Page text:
I rather liked Ken's proposals to move the carnival to a more sensible place such as Hyde Park.

Surreptitious Evil said...

I wonder what liability there would be on the "senior officer" personally if a policeman was injured as a result of taking his plastic lid off. Nothing, I suspect.

Hence the keenness to be seen being "inclusive and respectful" at the expense of basic safety.

MTG said...

Excuse my straying from topic to mention a serving woman police constable of the highest integrity. Had it not been for this brave officer, yet another miscarriage of justice would have been orchestrated - courtesy of her corrupt male colleagues.

There will be neither praise nor compliments for her on police blogs because she is PC Rachel Webb, the courageous woman who 'dobbed in' that piece of garbage, Sgt Mark Andrews.

As if his main deed was not bad enough, nauseating attempts to cover up his crime have emerged during his trial.

Collusion by officer 'mates' led to perjury in the witness box and these officers did all they could to compromise the case with deceit and lies. Their evidence obliged the trial judge to refer the liars back to their own Chief Constable.

We citizens have seen many attempts by rogue police to compromise justice and there are 'no lessons learned'. In UK courts today, police officers will lie on oath to clear themselves and defeat Justice. Our entire Judicial System has been brought into disrepute by prevalent corruption.

In general we are no longer served by police, save for the brave 'few' and I express fears for reprisals against PC Rachel Webb. Moves may have already been devised to stain by any means, her shining 24 carat character and future career prospects.

I merely ask of our politicians, "When will the much overdue purge of uniformed criminals and traitors, begin?"

The World Weary Detective said...

Fully agree. The worst of all criminals are the ones with warrant cards. This act was one of pure 'red mist'. It was not a mistake, or a result of provocation. Police officers are expected to be able to deal with abuse and threats. That is what we are trained for, and what we are paid for. Cases such as this stain the reputation of decent officers. Those of us left to pick up the pieces are once again believed to be violent corrupt thugs. We cannot do our job without the trust of the public.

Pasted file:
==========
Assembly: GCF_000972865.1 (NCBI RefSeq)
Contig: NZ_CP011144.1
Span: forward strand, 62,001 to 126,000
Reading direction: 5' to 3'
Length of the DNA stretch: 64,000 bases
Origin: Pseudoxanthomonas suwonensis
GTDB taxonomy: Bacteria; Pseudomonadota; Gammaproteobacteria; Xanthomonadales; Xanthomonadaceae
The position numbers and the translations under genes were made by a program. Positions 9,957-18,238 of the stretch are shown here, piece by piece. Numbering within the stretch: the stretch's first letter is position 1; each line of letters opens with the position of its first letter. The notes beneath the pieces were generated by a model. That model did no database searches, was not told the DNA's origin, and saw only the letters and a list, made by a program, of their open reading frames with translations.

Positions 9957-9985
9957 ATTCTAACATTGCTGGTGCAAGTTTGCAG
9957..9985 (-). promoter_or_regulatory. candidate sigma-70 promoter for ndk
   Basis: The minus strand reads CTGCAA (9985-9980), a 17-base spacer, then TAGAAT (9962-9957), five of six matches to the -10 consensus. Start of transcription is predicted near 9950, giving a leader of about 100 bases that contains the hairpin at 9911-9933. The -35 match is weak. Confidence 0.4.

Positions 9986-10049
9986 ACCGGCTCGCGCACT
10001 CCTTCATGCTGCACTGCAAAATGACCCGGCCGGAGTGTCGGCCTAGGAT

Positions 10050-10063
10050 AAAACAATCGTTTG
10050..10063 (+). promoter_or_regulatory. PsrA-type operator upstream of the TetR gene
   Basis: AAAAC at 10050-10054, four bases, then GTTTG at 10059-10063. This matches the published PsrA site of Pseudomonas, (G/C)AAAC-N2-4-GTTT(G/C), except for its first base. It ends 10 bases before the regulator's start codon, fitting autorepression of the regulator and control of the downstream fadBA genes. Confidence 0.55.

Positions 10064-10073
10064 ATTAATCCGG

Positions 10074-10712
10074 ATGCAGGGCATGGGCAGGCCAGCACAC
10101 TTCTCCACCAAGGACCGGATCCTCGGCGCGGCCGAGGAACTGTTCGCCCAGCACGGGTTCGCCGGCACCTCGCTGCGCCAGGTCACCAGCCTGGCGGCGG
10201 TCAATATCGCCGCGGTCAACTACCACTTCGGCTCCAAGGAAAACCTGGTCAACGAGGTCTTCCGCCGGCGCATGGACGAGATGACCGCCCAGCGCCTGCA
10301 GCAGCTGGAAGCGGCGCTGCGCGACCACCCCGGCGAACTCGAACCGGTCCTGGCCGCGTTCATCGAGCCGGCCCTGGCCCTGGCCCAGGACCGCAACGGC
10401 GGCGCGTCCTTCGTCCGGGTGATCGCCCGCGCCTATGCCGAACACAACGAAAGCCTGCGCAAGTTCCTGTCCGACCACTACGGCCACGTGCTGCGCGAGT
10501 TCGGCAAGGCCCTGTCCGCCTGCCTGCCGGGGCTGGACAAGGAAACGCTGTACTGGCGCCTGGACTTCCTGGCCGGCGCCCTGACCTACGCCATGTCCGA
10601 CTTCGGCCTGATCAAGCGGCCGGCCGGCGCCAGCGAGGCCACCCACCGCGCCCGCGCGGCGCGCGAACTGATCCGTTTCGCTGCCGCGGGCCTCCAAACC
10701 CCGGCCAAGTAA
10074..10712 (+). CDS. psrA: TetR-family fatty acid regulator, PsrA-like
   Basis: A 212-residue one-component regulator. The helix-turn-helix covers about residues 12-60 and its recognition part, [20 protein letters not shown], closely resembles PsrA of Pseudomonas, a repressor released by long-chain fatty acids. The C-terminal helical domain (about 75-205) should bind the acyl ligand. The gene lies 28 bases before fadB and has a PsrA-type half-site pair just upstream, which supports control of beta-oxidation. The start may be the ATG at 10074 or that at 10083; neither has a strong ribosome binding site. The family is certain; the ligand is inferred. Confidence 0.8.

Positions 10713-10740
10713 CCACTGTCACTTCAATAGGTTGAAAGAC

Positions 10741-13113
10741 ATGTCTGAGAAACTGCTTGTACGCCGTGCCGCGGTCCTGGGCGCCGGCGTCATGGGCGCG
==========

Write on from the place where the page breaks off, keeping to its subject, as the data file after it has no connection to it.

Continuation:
MTG said...

I like your response WorldWeary. What a pity we do not have someone like you as chair of the local PACT sessions. Public relations are poor and citizen attendance figures have now dwindled to unity.

When I start a sentence with "I remember..." I am conscious of tripping a few mental bars of Dvorak's New World Hovis ad. However I remember...Almondbury being a village where police and public worked well together. My generation recognised the local Sergeant as an important social figure and he would pop in for tea and cakes with the same informality as the village Doctor.

Many young faces now contort into hate and feign spitting when asked for an opinion of police. The old Sergeant has gone and few, myself included, have any respect for the new regime.

The present partnership is on track for an unhappy dissolution, like the failed marriage of long duration, reluctantly bound for the divorce court.